Robert Christgau: Dean of American Rock Critics

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Consumer Guide Album

The Don Pullen-George Adams Quartet: Breakthrough [Blue Note, 1986]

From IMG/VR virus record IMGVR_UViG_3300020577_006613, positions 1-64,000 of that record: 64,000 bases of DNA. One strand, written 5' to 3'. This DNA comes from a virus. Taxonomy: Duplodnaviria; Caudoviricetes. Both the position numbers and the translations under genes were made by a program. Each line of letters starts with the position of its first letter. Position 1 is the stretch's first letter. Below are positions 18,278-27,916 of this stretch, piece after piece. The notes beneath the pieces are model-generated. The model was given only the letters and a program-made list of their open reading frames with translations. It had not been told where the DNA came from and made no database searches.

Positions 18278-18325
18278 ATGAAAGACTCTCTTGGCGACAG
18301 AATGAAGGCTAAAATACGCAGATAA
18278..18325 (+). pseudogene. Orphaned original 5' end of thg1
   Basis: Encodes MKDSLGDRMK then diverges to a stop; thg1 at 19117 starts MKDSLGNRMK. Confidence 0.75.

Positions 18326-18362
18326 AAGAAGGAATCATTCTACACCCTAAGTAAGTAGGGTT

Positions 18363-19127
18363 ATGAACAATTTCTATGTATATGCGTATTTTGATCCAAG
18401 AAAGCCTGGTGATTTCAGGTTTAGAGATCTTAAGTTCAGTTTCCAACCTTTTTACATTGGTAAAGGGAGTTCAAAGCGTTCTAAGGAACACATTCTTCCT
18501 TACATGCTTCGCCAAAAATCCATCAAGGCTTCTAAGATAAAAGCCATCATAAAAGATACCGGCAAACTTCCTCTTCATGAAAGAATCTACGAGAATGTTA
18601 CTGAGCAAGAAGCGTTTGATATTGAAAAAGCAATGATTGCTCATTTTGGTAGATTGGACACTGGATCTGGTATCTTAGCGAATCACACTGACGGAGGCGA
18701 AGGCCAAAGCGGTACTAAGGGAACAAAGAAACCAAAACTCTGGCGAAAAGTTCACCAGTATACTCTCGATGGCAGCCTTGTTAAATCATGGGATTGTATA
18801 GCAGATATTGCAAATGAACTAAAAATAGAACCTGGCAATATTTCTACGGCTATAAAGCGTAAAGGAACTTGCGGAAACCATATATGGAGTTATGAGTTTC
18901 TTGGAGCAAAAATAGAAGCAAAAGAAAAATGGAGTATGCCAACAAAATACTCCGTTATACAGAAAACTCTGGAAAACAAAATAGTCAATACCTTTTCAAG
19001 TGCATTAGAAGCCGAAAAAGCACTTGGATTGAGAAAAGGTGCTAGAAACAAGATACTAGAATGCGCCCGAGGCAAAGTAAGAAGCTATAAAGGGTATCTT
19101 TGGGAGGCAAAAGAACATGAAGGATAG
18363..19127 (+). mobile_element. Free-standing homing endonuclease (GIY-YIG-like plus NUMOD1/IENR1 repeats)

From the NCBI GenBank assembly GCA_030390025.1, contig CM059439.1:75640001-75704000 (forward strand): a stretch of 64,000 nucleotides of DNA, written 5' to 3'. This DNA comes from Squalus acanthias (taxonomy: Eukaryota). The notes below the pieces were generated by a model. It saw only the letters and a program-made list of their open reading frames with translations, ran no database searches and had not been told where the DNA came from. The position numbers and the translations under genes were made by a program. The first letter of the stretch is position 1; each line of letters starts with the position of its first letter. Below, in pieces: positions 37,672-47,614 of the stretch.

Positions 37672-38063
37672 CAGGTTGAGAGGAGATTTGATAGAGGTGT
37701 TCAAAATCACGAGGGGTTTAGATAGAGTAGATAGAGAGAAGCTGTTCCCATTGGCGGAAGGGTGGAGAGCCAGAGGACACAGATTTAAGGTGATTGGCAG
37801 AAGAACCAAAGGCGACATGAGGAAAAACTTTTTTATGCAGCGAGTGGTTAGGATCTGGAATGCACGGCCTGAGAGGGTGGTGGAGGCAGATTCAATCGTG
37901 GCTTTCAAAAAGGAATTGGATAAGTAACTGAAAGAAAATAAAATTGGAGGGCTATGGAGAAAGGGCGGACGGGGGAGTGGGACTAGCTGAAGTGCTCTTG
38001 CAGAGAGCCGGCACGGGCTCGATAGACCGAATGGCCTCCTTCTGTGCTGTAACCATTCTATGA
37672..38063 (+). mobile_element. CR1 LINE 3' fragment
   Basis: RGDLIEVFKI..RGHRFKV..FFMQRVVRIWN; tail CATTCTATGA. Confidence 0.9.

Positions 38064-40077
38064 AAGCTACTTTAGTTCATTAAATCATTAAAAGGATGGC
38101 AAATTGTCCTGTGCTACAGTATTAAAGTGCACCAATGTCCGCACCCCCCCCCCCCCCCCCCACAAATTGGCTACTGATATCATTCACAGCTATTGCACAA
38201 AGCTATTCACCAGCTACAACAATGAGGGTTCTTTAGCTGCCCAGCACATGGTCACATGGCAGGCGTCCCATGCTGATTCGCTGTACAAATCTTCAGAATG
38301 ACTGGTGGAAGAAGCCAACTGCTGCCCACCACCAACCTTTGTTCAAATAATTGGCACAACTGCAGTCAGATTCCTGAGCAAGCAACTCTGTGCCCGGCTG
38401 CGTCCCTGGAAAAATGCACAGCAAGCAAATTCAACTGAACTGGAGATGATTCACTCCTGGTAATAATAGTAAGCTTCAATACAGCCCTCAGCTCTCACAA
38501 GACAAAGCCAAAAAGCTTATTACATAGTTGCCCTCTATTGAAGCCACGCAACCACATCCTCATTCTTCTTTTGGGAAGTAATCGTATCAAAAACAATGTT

Pullen, a prodigious pianist who can nail anything from r&b to 12-tone, and Adams, a brawny tenor modernist with a taste for blues, have been gigging together since Charles Mingus's death left them bandless, and though I've missed their shows and regretfully filed their records (where? where?), I'm now convinced they've got the hottest working group in the music. Part of the evidence is the breakneck hour that constitutes Soul Note's Live at the Village Vanguard--Vol. 2, on which Pullen plays actual music at tempos that would put Yngwie Malmsteen in traction--McCoy Tyner telling Cecil Taylor jokes on reds, sort of. But this direct-metal-master recording has more to it, easing into ballad and samba between great dollops of high-speed virtuosity. The secret is symbiosis--Pullen makes Adams go out, while Adams discourages Pullen's shows of Tayloresque concert technique. Proving that the right synthesis of in-the-tradition tradition and avant-garde tradition is all the concept world-class jazz players need. A